You should buy a policy as soon as you’ve planned your trip. You can even buy insurance online these days! This is because you’ll want to maximise the coverage you can get from the policy. For example, if you haven’t bought a policy yet and the travel agency you’re booking with closes down a week before your travel, you won’t be able to claim anything. The same goes for flight delays and flight cancellations.
There is no penalty for buying travel insurance earlier, except maybe missing out on promotions that often happen around the travel season. But what’s the point of saving a few dollars and risk losing hundreds due to cancelled flights and hotel deposits?
Should you buy single trip or annual travel insurance?
Depending on how often you travel and how far you travel, it might be worthwhile to consider buying annual travel insurance.
Annual travel insurance has a flat premium and covers you for an entire year of travel. It usually costs about $200-$300 a year, so only buy it it you are a frequent traveller. That is, it only makes sense if you are going to travel overseas more than 7-8 times a year, at least.
If you are a frequent traveller, you not only save money by buying an annual policy, but you’ll never have to spend time buying insurance every time you fly overseas. Of course, just like single trip travel insurance, you should still compare the various policies online before you commit.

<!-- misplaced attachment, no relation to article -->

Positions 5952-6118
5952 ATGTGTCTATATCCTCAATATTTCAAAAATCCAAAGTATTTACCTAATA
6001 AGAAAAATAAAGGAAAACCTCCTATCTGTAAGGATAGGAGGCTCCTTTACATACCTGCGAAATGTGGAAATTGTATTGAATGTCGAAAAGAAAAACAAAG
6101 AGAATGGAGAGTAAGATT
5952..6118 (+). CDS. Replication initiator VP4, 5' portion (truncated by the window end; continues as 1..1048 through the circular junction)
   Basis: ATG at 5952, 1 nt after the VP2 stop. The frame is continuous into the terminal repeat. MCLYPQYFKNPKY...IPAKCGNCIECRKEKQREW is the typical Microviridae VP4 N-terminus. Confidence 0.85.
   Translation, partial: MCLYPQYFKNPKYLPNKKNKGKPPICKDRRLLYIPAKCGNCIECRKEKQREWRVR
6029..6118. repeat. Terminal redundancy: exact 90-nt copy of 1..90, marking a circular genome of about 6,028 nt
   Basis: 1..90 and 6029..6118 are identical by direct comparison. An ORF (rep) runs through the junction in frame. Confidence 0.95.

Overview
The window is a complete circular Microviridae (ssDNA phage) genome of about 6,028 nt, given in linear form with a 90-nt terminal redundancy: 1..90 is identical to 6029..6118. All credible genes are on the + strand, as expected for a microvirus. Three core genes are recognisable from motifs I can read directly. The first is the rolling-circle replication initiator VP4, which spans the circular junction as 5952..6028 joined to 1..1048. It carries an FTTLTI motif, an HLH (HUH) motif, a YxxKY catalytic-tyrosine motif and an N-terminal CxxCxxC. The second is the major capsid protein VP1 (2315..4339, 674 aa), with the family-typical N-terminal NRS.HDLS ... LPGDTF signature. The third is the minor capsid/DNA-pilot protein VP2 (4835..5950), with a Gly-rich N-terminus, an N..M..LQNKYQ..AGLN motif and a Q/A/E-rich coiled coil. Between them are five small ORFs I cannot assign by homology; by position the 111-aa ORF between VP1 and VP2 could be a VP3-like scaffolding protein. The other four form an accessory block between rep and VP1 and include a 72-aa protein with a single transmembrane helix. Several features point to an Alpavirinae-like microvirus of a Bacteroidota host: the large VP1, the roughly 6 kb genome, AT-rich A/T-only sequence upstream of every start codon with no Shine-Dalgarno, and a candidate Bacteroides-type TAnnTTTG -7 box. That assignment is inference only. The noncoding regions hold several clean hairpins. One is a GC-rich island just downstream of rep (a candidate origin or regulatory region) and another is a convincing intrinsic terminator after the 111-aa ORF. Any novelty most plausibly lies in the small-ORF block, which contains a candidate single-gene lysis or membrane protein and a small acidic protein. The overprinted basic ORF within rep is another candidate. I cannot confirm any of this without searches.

Why should I compare travel insurance before buying it?
Comparing allows you to choose the best travel insurance policy for your needs. You’ll be able to see at a glance what coverage policies have for various situations, such as medical costs, and compensation levels for lost, delayed and damaged baggage.
But of course, comparing travel insurance in Singapore allows you to see that the cheapest travel insurance policy may not be the best. This is because the cheaper policies usually have significantly less coverage, naturally. While that may be a good thing for some travellers – there’s no need to get a $1,000 coverage for lost luggage if you’re only bringing the bare minimum to a staycation in Bangkok, for example.
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Tags: Travel Insurance